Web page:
Investments in quality child care also need to be framed as long-term investments in society and the economy, since studies show children in high quality child care display greater language ability and math skills, develop better social skills with peers and teachers, all of which have impacts on a child's education throughout their career. Similarly, investing in quality child care has been shown to improve later behavior in school and decrease adult crime rates, leading to lowered costs for states and safer communities.

All of this is increasingly making promoting affordable quality child care a key issue for progressives in reaching out to working families.

More Resources

Social Benefits from Better Child Care

National Womens Law Center, Women’s Stake in Improving the Availability, Affordability, and Quality of Child Care and Early Education - documents how women as both working mothers and the main providers of child care depend on the child care system.
Federal Reserve of Minneapolis, Early Childhood Development: Economic Development with a High Public Return -- report documenting the economic development benefits to local and state governments from investing in child care programs.
Child Care and Parent Productivity: Making the Business Case -- Cornell report on how providing child care improves productivity, reduces absenteeism, cuts turnover and can increase company value.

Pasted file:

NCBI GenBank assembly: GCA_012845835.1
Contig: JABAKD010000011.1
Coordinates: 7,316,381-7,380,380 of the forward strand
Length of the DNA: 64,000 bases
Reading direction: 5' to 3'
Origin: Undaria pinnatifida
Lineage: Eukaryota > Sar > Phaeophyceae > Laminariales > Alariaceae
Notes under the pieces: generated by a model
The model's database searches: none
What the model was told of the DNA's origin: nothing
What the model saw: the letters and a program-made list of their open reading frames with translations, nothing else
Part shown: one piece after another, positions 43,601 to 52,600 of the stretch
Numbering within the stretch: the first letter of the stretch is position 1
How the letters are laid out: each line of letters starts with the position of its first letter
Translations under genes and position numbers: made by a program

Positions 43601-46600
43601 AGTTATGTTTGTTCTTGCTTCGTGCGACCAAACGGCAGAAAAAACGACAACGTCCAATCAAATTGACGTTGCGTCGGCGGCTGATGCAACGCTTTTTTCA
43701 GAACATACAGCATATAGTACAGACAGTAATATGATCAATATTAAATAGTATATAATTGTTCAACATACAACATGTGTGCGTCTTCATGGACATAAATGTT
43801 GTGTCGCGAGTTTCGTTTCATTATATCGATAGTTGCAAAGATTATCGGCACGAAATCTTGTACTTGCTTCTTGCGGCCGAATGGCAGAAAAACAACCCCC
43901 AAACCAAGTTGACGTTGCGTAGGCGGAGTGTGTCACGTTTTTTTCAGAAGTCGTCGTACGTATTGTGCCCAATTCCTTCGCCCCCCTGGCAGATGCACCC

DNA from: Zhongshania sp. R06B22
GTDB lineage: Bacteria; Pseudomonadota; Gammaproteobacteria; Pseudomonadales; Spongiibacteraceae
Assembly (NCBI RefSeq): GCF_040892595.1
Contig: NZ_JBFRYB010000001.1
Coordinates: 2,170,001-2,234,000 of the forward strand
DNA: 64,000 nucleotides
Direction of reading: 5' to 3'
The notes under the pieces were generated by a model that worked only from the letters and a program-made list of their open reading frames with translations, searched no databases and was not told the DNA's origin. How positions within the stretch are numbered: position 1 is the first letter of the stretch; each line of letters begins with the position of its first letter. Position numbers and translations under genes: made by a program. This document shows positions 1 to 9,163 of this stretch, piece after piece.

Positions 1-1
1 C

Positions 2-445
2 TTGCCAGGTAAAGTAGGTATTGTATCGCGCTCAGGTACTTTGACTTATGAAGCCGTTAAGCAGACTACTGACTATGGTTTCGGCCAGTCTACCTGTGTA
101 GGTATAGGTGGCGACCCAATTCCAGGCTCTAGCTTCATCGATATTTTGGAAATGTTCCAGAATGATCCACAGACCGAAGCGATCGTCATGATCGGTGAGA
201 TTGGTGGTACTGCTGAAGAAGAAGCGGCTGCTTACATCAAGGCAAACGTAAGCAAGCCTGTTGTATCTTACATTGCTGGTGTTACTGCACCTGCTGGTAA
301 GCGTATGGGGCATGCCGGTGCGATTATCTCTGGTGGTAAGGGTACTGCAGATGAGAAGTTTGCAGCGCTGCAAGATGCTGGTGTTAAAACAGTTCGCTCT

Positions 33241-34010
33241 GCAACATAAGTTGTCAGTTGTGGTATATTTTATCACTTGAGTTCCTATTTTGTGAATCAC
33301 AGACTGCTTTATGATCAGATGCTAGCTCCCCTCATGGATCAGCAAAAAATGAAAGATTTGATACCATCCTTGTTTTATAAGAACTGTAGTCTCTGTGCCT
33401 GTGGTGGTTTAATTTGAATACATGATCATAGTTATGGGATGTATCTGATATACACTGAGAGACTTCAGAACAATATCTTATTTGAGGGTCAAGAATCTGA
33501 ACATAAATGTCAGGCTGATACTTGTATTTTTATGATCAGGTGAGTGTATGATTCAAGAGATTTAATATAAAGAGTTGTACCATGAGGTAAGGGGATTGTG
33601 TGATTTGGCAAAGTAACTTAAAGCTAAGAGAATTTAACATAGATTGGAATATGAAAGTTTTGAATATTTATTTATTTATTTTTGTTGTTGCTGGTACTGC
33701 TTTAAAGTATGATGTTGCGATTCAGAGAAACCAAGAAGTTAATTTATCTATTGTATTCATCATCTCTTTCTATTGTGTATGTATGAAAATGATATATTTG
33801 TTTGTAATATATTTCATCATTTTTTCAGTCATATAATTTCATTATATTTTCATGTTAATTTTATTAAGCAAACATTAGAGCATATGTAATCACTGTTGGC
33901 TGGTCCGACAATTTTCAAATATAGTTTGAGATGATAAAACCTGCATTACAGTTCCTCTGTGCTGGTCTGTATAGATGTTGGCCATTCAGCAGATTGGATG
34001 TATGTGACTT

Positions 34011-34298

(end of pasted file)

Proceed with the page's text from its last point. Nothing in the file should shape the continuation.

Framing Child Care as Economic Development: Lessons from Early Studies -- Cornell study describes initial efforts to promote child care as a tool for economic growth.
Fight Crime: Invest in Kids, America’s Child Care Crisis: A Crime Prevention Tragedy -- details how at-risk kids without good child care are more likely to become chronic lawbreakers.

Tax Credits

National Womens Law Center, Making the Grade for Care: Ranking State Child and Dependent Care Provisions
National Womens Law Center, Making Care Less Taxing: Improving State Child and Dependent Care Tax Provisions -- outline how to improve state tax credits to make child care more affordable for poor and working families.
Urban Institute, State Tax Credits for Child Care
State Dependent Care Tax Credit -- model legislation for state dependent care tax credits, including making it refundable with broad income eligibility.

Subsidies

National Womens Law Center,Child Care Assistance Policies 2005:States Fail to Make Up Lost Ground, Families Continue to Lack Critical Supports

Creating Quality Child Care

CPA, Smart Child Care Act -- model legislation based on North Carolina's Smart Start program to create public-private partnerships to provide high-quality childcare.
Wyoming HB 92 -- public-private partnership to develop quality child care facilities across the state.